The state previously set a Dec. 31 deadline to reach a deal but it now says enough progress has been made to keep negotiations going.

Dillingham Airfield, officially known as Kawaihapai Airfield, has gotten yet another reprieve from the state to avoid shutting down, but the North Shore destination for skydiving, gliding and pilot training is not in the clear yet.

State transportation officials announced with the Army last month that they would extend their negotiations into 2024 to try and keep the airfield running. The Army owns the land there and leases it to the state. 

It represented the latest extension of those two parties’ talks within the past few years, as airfield tenants and many local community members have anxiously watched since 2020 in hopes that a long-term deal might be reached to keep the facility open for decades to come.

“It’s still very time-sensitive,” said Ben Devine, a parachute mechanic at the airfield and leader of the grassroots organization Save Dillingham Airfield, on Thursday. “There’s a strong sense of urgency for everyone involved” to reach an agreement well before the state’s latest lease expires on July 5, he said.

A Skydive Hawaii plane takes off from Dillingham Air Field Friday, Nov. 17, 2023, in Waialua. (Kevin Fujii/Civil Beat/2023)
State and Army officials have extended their negotiations into 2024 to try and keep Dillingham Airfield open for at least another 50 years. (Kevin Fujii/Civil Beat/2023)

Last summer, state officials declared that if they didn’t get certain guarantees by the end of 2023 regarding the airfield’s next lease, as well as how the airfield is managed and who runs its water system, the Hawaii Department of Transportation would close the popular facility when its lease ends.

However, there’s been enough progress since then to keep the negotiations going and keep the door open for the airfield, its 25 tenants, and approximately 12 businesses and 130 employees.

No new deadline has been announced to reach a deal, but Devine said that “all in all, it looks pretty promising.”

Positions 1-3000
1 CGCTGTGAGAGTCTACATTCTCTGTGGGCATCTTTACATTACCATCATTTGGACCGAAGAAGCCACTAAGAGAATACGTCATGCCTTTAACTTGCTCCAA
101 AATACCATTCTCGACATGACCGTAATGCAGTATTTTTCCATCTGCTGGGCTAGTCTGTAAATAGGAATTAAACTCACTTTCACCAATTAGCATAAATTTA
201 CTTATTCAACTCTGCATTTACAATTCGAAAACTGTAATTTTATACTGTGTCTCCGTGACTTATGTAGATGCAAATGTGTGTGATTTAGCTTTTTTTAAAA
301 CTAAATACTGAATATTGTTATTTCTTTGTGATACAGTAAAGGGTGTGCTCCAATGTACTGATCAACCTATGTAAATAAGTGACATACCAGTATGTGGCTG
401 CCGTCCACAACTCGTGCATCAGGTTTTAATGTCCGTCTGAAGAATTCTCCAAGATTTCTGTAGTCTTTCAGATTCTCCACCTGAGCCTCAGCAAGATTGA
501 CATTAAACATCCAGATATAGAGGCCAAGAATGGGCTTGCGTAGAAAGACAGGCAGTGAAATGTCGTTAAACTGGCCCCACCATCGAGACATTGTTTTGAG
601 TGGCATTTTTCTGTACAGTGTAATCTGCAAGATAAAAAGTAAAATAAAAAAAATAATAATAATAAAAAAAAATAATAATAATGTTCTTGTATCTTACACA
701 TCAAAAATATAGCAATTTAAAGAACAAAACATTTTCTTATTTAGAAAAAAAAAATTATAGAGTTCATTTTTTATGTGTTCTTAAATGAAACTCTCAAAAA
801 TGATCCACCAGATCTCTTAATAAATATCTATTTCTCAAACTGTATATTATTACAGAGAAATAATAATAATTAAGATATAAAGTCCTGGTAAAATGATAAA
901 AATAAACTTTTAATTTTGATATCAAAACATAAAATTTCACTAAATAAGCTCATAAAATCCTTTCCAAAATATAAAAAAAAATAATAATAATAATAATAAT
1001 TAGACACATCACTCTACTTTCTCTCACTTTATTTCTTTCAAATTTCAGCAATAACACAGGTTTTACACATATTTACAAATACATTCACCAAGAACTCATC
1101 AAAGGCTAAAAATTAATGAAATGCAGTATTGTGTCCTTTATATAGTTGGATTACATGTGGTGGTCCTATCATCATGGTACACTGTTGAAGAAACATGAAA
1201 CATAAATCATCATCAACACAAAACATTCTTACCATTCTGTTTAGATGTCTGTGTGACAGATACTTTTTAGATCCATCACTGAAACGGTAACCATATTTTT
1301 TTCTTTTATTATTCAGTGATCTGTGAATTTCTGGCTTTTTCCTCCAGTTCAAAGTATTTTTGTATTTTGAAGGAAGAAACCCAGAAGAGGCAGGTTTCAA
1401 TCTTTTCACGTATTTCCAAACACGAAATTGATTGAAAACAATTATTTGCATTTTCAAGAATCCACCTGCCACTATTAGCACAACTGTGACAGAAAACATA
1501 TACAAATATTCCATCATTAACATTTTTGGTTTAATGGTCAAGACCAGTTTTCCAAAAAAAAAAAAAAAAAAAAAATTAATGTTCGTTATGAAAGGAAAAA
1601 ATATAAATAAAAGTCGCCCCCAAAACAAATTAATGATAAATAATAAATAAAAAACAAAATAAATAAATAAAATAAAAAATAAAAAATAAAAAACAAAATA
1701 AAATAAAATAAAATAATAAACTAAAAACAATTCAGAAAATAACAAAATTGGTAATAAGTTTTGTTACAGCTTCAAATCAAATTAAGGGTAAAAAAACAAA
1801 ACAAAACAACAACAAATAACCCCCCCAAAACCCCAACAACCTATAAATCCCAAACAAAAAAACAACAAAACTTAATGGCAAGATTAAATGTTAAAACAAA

Local Army leadership received approval from their Pentagon superiors in mid-December to negotiate a 50-year lease with the state’s Department of Transportation. The state said this past summer that without that length of lease, the airfield would have to close.

Since 2012, the Army has only issued relatively short leases of one to five years at the airfield. Now, the state says it needs a lengthier lease to secure dollars from the Federal Aviation Administration and to do long-term planning at the site.

The state also said last summer that it needed assurances by Dec. 31 that it would not have to run the airfield’s water system and that it would have “sufficient rights and powers” to operate the facility or it would shut down the airfield.

It hasn’t gotten those guarantees yet. 

“Significant details relating to the three critical issues remain unresolved,” state Transportation Director Ed Sniffen said in a statement Friday. “Given the material progress and good faith efforts by the Army to date, HDOT will continue negotiations in the strong hope of reaching agreement on the remaining issues in time to execute a new lease and joint use agreement to ensure the airfield remains open for commercial activities.”

In a letter sent out in December, HDOT separately recommended to airfield tenants that they prepare for the possibility that the North Shore hub will close when the latest lease expires in July in case the negotiations fail.

Devine called that message “concerning,” but he figured that HDOT probably needs to “cover its bases” on all possibilities.

Devine added that HDOT has managed to fix the costly leaks in the water system. Those leaks were a big reason the state agency has had to subsidize some $1 million in operations on an airfield that it doesn’t own. Those fixes will also enable another entity – perhaps either a cooperative or community association — to manage the water system instead of HDOT.

The state and the Army further have also made a lot of progress toward enabling HDOT to run the airfield without getting Army approval for simple tasks such as getting a new tie-down to secure a plane there, Devine said.

Sniffen added in his statement: “We appreciate the Army’s commitment to resolving pending issues and thank local Army leadership and staff for the significant progress that has occurred over the past few months.”

“That progress indicates a mutual commitment to resolving the outstanding issues, which gives HDOT confidence that there is a potential path to a new lease and joint use agreement,” Sniffen said.

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